Tax crimes: special committee calls for a European financial police force
- Special committee was established following media reports on tax scandals
- Measures to step up fight against tax crimes at EU and global level
- Committee vote winds up one-year inquiry
Parliament’s special tax committee on Wednesday adopted a detailed roadmap towards fairer and more effective taxation, and tackling financial crimes.
The recommendations adopted by the Special Committee on Financial Crimes, Tax Evasion and Tax Avoidance (TAX3) range from overhauling the system for dealing with financial crimes, tax evasion and tax avoidance, notably by thoroughly improving cooperation in all areas between the multitude of authorities involved, to setting up new bodies at the EU and global level.
The numerous findings and recommendations include:
- Commission to immediately work on a proposal for a European financial police force;
- An EU anti-money laundering watchdog should be set up;
- A global tax body should be established within the UN;
- Great concern about member states’ general lack of political will in Council to tackle tax evasion/avoidance and financial crime;
- Seven EU countries (Belgium, Cyprus, Hungary, Ireland, Luxembourg, Malta and The Netherlands) display traits of a tax haven and facilitate aggressive tax planning;
- Golden visas and passports are problematic and should be phased out;
- The cum-ex fraud scheme clearly shows that the complexity of tax systems results in legal loopholes and that multilateral, not bilateral, tax treaties are the way forward;
- Countermeasures should be envisaged against the US if it does not ensure FATCA’s reciprocity;
- The Council should properly assess the situation in Switzerland in order to ensure that no harmful tax regimes are introduced;
- ‘Tax good governance’ clauses should be systematically included in new EU agreements with non-EU countries;
- Whistleblowers and investigative journalists must be much better protected and the US reward system for whistleblowers could be replicated in the EU;
- Malta and Slovakia must do everything they can to identify the instigators behind the murders of two investigative journalists.
The report was adopted with 34 votes to 4 and 3 abstentions. It will now be passed on to the plenary for approval during the second session of March (25 - 28) in Strasbourg (TBC).
The chair of the committee, Petr Ježek (ALDE, CZ), said: “The considerable amount of work achieved by this committee over its twelve-month mandate has shed light on unprecedented issues affecting the banking and financial sectors. The investigations and hearings have helped us draft stronger recommendations, notably on the need to enforce EU AML/CFT legislation better, stricter banking supervision, and enhanced information exchange among FIUs and tax authorities. It is now crucial to maintain pressure for the implementation of our recommendations to the governments and the relevant actors.”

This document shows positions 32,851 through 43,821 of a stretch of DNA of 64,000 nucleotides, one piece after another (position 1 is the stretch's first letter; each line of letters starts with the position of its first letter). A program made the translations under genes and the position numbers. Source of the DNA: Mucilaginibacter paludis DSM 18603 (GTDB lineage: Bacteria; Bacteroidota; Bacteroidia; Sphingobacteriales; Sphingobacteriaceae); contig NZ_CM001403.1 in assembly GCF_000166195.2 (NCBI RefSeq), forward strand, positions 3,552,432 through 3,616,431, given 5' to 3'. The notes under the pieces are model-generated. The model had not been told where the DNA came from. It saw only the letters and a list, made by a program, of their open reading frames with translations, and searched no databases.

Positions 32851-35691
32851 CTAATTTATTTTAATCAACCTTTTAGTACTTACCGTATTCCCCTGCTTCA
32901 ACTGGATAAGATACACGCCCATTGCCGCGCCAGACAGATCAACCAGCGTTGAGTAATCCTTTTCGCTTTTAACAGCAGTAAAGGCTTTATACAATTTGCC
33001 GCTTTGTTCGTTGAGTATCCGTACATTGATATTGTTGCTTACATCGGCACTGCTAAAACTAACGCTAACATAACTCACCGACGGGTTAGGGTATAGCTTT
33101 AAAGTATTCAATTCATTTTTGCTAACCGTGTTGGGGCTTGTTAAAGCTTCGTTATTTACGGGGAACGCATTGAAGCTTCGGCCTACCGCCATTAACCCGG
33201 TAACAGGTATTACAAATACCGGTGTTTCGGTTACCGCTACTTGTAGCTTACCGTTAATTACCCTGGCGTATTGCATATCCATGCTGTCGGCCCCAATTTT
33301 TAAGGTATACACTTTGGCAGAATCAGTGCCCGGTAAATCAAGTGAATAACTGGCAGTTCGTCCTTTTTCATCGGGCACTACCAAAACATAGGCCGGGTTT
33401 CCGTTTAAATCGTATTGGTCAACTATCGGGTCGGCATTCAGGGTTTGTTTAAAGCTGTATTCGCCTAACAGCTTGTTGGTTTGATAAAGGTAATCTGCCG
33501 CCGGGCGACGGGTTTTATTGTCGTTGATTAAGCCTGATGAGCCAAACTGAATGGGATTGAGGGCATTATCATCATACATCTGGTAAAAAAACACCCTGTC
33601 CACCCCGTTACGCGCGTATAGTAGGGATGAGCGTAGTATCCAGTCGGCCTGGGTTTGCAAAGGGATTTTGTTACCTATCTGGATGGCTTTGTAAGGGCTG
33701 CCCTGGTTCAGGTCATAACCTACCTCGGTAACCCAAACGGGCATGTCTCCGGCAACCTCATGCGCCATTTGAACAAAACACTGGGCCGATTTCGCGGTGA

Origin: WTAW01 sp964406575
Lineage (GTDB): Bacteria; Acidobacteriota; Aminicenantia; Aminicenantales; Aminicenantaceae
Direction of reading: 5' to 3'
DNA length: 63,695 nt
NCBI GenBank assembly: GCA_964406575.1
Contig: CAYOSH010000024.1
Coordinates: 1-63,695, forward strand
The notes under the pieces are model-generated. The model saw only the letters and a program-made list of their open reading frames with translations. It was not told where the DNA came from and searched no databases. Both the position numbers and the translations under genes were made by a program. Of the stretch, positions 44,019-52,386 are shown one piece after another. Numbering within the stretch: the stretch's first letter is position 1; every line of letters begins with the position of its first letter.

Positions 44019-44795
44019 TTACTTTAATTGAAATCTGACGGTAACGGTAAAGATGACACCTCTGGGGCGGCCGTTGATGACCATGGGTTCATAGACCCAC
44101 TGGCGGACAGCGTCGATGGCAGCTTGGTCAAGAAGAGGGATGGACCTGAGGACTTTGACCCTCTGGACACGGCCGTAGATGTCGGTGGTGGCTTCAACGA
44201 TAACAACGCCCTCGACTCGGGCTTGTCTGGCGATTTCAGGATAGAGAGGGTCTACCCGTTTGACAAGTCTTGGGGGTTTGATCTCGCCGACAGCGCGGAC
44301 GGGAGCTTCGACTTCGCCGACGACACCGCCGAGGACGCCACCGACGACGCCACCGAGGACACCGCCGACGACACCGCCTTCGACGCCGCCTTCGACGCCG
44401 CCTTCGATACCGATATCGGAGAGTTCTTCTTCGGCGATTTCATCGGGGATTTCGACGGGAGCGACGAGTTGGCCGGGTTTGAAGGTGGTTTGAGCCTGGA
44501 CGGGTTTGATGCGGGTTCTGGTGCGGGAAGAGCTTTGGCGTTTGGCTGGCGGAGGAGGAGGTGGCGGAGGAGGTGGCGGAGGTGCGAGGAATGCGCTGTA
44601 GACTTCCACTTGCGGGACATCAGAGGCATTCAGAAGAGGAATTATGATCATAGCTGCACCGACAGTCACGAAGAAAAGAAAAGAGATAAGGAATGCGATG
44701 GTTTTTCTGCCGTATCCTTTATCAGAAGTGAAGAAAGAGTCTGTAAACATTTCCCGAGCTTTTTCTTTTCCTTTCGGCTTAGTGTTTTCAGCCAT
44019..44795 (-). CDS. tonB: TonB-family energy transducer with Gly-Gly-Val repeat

The co-rapporteur, Luděk Niedermayer (EPP, CZ), said: “Recent money laundering cases have shown that we urgently need existing AML rules to be better enforced, dissuasive sanctions and a push for improved cooperation and coordination of relevant authorities within and between Member States as well as an active partnership with the private sector. The Committee calls on the EU to lead the global debate on finding a solution to taxing the digitalized economy and ensuring efficient, transparent and fair tax regimes, while maintaining fair and transparent tax competition.”
The co-rapporteur, Jeppe Kofod (S&D, DK), said: “Europe has a serious money laundering and tax fraud problem. We have the world’s largest, richest and most integrated single market with free movement of capital, but little to no effective cross-border supervision and 28 differing national anti-money laundering and anti-tax fraud provisions. This creates a string of loopholes, which are far too easy for criminals to abuse to launder vast amounts of money as in the Danske Bank-scandal, or design highly profitable tax theft schemes like CumEx. We need tougher EU-level regulation, harsh sanctions on banks facilitating financial crimes, and a new European financial police within Europol.”
Following continued revelations over the last five years (Luxleaks, the Panama Papers, Football leaks and the Paradise papers), the European Parliament decided to establish a Special Committee on Financial Crimes, Tax Evasion and Tax Avoidance (TAX3), on 1 March 2018.
The report adopted today concludes the committee’s year-long mandate, which saw it hold 18 hearings dealing with particular topics of interest, 10 exchange of views with finance ministers and European Commissioners, and four fact-finding missions – to the US, the Isle of Man, Denmark and Estonia, and Latvia.